Holder can be the new Super Cat
The leader of West Indies recent Test triumph is someone who can make a Clive Lloyd-like impression on Caribbean and world cricket
When West Indies win the odd Test match, jubilation spreads to all corners of the cricketing globe. When they clinch a series - like they did by the second Test against England in Antigua - visions of the heady days of Caribbean cricket are inevitable.
Jason Holder, who led West Indies to their recent triumph (he was banned for the third and final Test which the hosts lost, for maintaining a slow over-rate in the second Test) is now someone who could be what Clive Lloyd ended up being in the 1970s and 1980s. In a television interview with former paceman Ian Bishop, Holder said he is in constant touch with Lloyd, who was the one to pick him as captain when he was just 23.
Now, Lloyd (nicknamed Super Cat) cannot claim to enjoy a glowing stint as chief selector. He wasn't particularly pleased when Andre Russell told him in 2015 that he couldn't play Test cricket due to a bad knee. Lloyd was looking at Russell as a vital man to have in the Test side. He hit out at the all-rounder by saying that playing for West Indies didn't seem to be a priority for some players. In an April 2016 interview with ESPNCricinfo, Russell hit back at Lloyd: "A lot of times I get a contract to play cricket wherever, and I turn it down to play one-day and T20 cricket for West Indies."
Holder has no such frosty relationship with Lloyd, who seems to be a mentor for the West Indies captain - constant chats, lunches etc. Lloyd's current popularity or unpopularity notwithstanding, Holder couldn't have asked for a better man to show him the tricks of captaincy and leadership. As Lloyd's biographer Trevor McDonald once wrote: "Clive took the job seriously. He planned; he talked to his players; he showed them what was possible; he encouraged them to reach the limits of their potential. He taught them to win."
A lot of pundits believed that anyone could captain those powerful, pace-heavy West Indian teams in the Lloyd era, but the men who played under him will crush that theory. There would have to be a gel because the West Indies team comprise players from all over the Caribbean and as Michael Holding says in the film, Fire in Babylon, playing cricket is the only thing the Caribbean nations do together.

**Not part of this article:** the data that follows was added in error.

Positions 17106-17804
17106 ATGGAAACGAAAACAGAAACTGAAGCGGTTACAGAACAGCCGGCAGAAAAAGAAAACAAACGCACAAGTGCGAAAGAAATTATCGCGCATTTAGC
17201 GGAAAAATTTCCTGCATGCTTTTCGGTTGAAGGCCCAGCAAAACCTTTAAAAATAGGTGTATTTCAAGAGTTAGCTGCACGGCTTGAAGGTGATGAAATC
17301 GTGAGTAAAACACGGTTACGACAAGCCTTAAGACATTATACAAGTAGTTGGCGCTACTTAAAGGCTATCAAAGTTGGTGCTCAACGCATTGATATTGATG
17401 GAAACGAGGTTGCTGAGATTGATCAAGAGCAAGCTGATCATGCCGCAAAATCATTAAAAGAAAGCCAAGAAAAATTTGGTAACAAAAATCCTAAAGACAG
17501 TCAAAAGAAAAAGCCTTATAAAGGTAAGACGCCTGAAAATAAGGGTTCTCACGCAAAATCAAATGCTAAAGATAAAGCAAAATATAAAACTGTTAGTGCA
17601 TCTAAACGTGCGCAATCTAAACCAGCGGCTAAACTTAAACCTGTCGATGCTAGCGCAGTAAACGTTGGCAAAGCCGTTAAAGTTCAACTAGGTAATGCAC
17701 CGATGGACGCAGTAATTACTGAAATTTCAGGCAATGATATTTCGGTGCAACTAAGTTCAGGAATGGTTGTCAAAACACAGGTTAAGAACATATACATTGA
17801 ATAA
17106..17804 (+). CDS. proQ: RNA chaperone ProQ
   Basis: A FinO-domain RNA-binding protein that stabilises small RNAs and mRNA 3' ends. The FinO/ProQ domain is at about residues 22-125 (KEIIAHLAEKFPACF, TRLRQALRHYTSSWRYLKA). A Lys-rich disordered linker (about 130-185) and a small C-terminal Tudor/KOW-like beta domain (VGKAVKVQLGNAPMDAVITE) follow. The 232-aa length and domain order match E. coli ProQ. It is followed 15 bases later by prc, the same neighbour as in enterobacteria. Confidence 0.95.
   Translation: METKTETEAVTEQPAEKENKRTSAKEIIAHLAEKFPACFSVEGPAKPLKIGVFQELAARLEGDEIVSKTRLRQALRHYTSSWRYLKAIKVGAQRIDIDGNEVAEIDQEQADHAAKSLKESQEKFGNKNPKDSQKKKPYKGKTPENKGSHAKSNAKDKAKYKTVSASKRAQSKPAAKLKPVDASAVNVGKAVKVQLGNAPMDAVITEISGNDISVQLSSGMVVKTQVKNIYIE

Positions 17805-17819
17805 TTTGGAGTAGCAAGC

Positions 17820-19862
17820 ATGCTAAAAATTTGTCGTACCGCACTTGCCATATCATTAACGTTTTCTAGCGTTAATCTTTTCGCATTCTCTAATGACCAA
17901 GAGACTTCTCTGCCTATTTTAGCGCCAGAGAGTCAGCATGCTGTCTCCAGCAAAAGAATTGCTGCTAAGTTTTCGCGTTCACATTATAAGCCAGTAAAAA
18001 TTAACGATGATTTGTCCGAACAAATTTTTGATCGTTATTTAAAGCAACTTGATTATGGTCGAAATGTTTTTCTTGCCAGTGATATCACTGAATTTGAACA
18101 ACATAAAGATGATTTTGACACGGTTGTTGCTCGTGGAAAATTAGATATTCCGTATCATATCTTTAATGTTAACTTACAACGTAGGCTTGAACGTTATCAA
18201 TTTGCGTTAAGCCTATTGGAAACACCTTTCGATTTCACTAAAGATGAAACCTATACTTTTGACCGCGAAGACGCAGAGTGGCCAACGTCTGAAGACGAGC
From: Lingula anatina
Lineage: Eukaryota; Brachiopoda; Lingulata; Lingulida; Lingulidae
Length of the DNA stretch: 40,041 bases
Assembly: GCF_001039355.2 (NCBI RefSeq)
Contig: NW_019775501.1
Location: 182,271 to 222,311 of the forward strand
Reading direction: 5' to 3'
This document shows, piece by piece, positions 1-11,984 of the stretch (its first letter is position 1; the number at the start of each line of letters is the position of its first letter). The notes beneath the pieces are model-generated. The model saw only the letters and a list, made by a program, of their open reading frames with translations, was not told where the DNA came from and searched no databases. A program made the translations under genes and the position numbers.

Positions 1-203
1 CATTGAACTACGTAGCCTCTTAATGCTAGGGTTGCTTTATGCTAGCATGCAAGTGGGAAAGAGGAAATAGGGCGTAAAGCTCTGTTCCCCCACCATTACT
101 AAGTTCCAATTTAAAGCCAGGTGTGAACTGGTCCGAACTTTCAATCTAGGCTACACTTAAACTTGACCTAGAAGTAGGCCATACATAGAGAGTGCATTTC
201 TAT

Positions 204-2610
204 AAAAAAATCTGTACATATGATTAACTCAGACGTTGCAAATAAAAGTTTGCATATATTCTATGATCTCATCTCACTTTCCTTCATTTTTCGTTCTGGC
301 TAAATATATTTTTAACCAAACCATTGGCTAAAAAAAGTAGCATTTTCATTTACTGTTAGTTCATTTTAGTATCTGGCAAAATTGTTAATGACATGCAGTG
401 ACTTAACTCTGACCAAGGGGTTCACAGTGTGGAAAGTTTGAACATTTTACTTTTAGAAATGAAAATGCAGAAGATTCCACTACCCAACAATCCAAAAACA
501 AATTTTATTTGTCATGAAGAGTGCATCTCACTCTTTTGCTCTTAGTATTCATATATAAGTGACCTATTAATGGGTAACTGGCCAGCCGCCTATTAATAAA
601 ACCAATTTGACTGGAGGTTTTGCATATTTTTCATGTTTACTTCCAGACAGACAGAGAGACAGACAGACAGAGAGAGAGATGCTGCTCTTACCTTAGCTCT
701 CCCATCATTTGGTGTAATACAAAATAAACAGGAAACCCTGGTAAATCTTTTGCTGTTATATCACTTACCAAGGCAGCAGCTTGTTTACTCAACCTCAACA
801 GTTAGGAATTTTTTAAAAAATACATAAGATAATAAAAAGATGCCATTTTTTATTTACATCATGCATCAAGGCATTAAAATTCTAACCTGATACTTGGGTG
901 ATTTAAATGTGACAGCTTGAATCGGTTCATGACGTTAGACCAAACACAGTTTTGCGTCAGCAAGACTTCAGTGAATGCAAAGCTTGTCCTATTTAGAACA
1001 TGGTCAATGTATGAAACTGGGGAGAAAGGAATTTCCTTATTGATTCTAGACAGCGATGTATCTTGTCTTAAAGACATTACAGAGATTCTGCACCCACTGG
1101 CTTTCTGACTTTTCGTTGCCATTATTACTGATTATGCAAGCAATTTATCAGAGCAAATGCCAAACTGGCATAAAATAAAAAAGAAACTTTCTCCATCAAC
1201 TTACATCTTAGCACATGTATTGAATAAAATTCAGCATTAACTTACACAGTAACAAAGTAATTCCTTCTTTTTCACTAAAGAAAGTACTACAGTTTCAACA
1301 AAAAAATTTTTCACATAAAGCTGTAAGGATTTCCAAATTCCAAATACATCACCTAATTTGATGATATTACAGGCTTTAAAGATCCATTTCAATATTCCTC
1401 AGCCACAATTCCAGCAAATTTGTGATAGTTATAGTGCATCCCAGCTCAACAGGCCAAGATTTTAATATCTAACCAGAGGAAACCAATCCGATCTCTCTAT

In Marshall Arts, deceased fast bowler Malcolm Marshall provided a fair idea about how significant Lloyd's leadership was: "I know many followers of the game will believe he was a lucky captain to have so many fast bowlers at his disposal, but he was wise enough to realise he needed more than luck to win crucial games. Clive's casual exterior concealed a remarkable ability to be aware of every ebb and flow in a day's play."
Holder revealed that Lloyd has passed on tips on how to go about moulding the present bunch and profits do seem to be accruing. Lloyd would also do well to urge Holder to follow his lead when it comes to dealing with the hard times. Sir Frank Worrell, so aptly described as the Nelson Mandela of cricket, told Lloyd very early in his Test career that one must not be hasty in taking decisions and the need to examine all consequences should never be ignored. As a player, Lloyd too had moments of despair. In 1973, he was summoned from Manchester where he lived, to be available for selection before the home series against Australia.
He was not picked in the first Test at Kingston and was named 12th man for the second game in Barbados. All-rounder Bernard Julien got injured while practising for the Test. Lloyd felt he would surely make the eleven and was interrupted while hitting a few balls on the Kensington Oval outfield by former captain and chairman of selectors Jeff Stollmeyer, who told him that Keith Boyce was called in as Julien's replacement and he would not be playing.
Lloyd smashed one ball which broke one of the windows of the dressing room, came in, wept and decided to walk away from West Indies cricket. A few moments later, he felt Clyde Walcott's comforting hand over his shoulder and the ex-great convinced him that he had plenty of good years ahead. Later, Wes Hall, who was to be his team's trusted manager in the 1980s, pointed out that he could get the West Indies captaincy soon - and he did. Lloyd went on to propel West Indies to the top, but the scene in the Barbados dressing room of 1973 was a turning point.
Holder also told Bishop in the interview that he has been speaking a lot to Brian Lara and Desmond Haynes. Like Lloyd, Lara too had his detractors, but he too was a part of West Indian dominance and was considered a fine leader of men.
Holder has been exchanging notes with the right kind of people because the most vital of tips are picked by speaking to people who have been there and done that. Although the entries in the win column need to increase post this series win over England, the West Indies captain's heart is in the right place and his players, just as Lloyd's troops, are not shying away from the hard yards. West Indies' cricket revival is a work in progress and Holder's kit of tools is being well utilised by a bunch of players who appear driven. Yet another evaporation of hope will be the unkindest cut of all.
mid-day's group sports editor Clayton Murzello is a purist with an open stance. He tweets @ClaytonMurzello Send your feedback to firstname.lastname@example.org
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